Top 5 Trends in Incentive Travel: A Chat with Michael Rego, Vice President Sales at Elevate Incentives, Meetings and Events
July 25, 2017
As the incentive travel industry continues to flourish, destinations and their networks of hotels and resorts are continuously looking to innovate in hopes of attracting a lucrative market of big-spending incentive programs.
According to the Incentive Research Foundation (IRF), nearly 40 percent of U.S. businesses now use incentive travel to reward and recognize their top performing employees, salespeople, and channel partners. These travelers spend more than leisure travelers – the average incentive travel budget has increased four percent since 2014, with each traveler spending on average between $3,000 and $4,000 per trip. Incentive planners are also increasingly expanding their destinations to include less conventional but still desirable places, in addition to combining luxury travel with authentic experiences.
To stay current with this ever-evolving industry, travel brands must keep up to date with what trends are fueling incentive travel. To learn more about these trends, we spoke with Michael Rego, Vice President of Sales at Elevate Incentives, who has more than 30 years of experience working with group incentive and meeting travel. Rego focuses on developing performance improvement strategies and programs for a variety of companies, making him an expert in how hotels and destinations can attract incentive travel. We chatted with Rego to learn about what trends are moving the MICE industry, and what meeting planners can expect to see when planning incentive trips on behalf of clients – here are his top five upcoming trends:
1. Clients are becoming more aware than ever of extra fees from hotel companies.
“Clients are taking a closer look and have an increased awareness of extra hotel fees,” Rego explains. “[These include fees] such as internet, service fees, mandatory gratuities, AV kickbacks to hotel.”
With budgetary concerns being the primary setback for companies when choosing incentive travel options, it is becoming essential for hotels and resorts to be upfront with costs when it comes to incentive travel.
2. Technology is increasingly an important part of the incentive travel experience.
“Demographics of attendees are changing and getting younger,” says Rego. “The use of technology is now very important — technology such as mobile apps, social walls, virtual reality and iPad check-in.”
Technology continues to change the way we travel, from before the travel is booked to after the trip is over – changing not only the way we communicate with others and share our unique experiences, but also how we navigate our hotel stay, excursions and more. Travel brands should continuously adapt their approach integrating technology into the visitor experience to ensure guests have a seamless and personalized travel experience. DMOs can look to offer destination apps that are branded with the corporate logo and are customized to include the incentive program itinerary. The Minor Group’s Anatara Riverside Bangkok hotel offers complimentary Android smartphones with access to free data and phone calls to guests, allowing incentive delegates to navigate Bangkok and stay in touch with each other throughout the trip.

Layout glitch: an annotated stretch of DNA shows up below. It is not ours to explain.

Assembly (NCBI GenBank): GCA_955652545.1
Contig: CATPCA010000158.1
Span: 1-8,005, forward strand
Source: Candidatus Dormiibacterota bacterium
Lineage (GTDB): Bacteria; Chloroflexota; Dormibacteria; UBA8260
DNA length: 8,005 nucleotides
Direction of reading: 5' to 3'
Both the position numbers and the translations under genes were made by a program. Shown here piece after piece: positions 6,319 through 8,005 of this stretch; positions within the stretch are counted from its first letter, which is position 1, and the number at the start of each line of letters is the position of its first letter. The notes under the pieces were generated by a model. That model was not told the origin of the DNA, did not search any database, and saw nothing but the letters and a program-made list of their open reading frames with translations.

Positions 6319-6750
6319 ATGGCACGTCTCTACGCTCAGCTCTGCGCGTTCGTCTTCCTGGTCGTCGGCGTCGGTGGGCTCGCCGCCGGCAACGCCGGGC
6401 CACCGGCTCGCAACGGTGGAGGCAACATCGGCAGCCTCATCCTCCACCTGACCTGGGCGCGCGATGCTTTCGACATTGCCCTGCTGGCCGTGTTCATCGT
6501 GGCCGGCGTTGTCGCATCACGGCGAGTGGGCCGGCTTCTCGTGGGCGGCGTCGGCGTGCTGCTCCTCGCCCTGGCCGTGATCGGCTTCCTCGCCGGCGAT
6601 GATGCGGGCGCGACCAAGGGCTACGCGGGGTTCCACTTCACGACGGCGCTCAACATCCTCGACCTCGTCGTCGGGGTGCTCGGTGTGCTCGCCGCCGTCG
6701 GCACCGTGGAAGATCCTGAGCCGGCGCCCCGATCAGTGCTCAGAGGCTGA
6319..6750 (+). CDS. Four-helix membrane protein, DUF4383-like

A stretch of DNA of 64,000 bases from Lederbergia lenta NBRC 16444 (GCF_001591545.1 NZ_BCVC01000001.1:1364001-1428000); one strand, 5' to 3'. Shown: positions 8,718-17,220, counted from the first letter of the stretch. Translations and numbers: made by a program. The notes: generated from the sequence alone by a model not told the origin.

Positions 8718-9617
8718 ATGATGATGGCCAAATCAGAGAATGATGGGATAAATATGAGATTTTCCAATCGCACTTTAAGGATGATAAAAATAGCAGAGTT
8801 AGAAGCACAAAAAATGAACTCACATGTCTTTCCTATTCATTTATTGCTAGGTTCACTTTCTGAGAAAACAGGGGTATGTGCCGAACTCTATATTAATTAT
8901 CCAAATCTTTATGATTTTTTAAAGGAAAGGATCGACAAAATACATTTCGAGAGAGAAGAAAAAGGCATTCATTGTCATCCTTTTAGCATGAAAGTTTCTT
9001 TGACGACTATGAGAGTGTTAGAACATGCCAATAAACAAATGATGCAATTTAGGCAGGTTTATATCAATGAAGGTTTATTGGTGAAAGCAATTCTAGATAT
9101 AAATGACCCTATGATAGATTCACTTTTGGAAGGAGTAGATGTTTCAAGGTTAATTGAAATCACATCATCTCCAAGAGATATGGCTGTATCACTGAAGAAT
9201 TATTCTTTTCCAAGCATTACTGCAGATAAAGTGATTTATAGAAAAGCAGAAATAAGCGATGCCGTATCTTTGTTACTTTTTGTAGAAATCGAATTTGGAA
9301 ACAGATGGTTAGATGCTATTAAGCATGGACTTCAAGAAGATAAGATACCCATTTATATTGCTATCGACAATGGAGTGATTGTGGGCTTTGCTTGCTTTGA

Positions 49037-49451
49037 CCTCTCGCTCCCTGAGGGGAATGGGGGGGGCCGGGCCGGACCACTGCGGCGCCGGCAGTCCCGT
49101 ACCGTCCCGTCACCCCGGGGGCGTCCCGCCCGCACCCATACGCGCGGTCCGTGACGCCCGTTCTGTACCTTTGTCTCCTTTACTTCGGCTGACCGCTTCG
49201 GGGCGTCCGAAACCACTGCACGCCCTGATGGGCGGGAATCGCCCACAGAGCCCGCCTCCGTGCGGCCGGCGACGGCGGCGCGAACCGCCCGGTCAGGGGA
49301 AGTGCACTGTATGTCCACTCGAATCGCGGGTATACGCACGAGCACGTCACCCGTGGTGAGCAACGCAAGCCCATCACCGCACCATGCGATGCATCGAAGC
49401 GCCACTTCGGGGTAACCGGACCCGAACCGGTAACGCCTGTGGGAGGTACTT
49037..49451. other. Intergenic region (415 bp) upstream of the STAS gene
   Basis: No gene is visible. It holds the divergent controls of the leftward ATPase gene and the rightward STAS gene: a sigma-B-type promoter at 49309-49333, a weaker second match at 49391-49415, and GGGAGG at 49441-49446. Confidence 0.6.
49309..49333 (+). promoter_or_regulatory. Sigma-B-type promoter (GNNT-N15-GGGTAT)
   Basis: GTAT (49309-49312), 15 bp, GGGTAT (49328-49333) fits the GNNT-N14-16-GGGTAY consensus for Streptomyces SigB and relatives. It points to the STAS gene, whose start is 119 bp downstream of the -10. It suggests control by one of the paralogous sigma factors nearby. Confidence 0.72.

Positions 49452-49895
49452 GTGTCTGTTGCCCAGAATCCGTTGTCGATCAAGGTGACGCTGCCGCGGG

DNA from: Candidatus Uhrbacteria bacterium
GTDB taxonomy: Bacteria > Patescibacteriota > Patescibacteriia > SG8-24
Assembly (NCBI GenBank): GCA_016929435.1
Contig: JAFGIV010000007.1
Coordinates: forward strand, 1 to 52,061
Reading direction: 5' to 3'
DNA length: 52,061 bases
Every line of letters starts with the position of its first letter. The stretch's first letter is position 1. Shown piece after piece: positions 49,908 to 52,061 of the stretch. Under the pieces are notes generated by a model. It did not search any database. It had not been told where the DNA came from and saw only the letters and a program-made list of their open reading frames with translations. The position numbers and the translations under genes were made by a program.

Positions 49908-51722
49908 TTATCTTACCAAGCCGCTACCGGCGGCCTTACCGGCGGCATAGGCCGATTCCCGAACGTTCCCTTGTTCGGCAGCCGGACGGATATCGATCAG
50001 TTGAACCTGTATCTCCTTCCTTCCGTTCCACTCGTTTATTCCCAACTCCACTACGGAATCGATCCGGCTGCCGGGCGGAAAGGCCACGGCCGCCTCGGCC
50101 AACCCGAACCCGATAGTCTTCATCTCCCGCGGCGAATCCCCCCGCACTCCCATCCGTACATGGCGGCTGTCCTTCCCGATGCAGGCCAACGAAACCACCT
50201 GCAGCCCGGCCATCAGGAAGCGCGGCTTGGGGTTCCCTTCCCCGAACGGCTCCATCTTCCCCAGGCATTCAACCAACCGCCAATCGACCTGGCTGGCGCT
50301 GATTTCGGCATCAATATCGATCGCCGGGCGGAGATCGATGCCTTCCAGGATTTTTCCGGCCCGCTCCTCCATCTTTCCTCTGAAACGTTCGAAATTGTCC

3. Incentive travelers are increasingly aware of the global and political climate of a destination.
“Clients are very aware of safety and global issues which are driving destination decisions and program component decisions,” explains Rego.
The political and global climate of a destination is undoubtedly a key factor in a client’s decision to choose a destination for an incentive trip. Global events like major elections, acts of terrorism and natural disasters are inescapable factors which are difficult to predict, but nonetheless continue to be obstacles for destinations when attracting companies for incentive travel.
CVBs/DMOs should be ready to address planners’ concerns with honest responses and when necessary, provide testimonials of successful incentive programs in the destination in recent months.
4. International travel is gaining popularity.
As business becomes increasingly globalized, the same is true for incentive travel reward and recognition programs. According to the IRF, over three-quarters of incentive travel program owners will run at least one program outside of the United States in 2017.
“We see a move to more international destinations and moving further from the US,” says Rego.
According to a 2017 outlook study by the IRF, the most commonly selected destinations for incentive group travel after the United States are Canada, the Caribbean, Mexico and Europe – though this is rapidly expanding to include Asia as budgets and length of programs increase.
5. Add-ons and concessions are a becoming a greater selling point.
“More clients are focusing on value adds and concessions such as suites, internet, F&B, comp rooms, AV and more,” says Rego.
Companies’ increasing focus on providing their incentive travelers with the complete experience is fueling their decision to purchase complete packages rather than just hotel rooms. With all-inclusive properties now rivaling four and five star hotels, many companies are choosing all-inclusives to simplify budgets and itineraries, as well as provide guests with an experience that won’t cost them anything additional out-of-pocket. CVBs/DMOs can help win incentive business by offering creative and valuable opportunities to clients, such as expedited passport lanes at the airport, cultural performances at receptions or hosting events at special venues in the destination that are generally off-limits to the public.
How is your destination responding to these trends? Let us know by sending us a Tweet at @aboutdci.
Hannah Khan contributed to this blog post.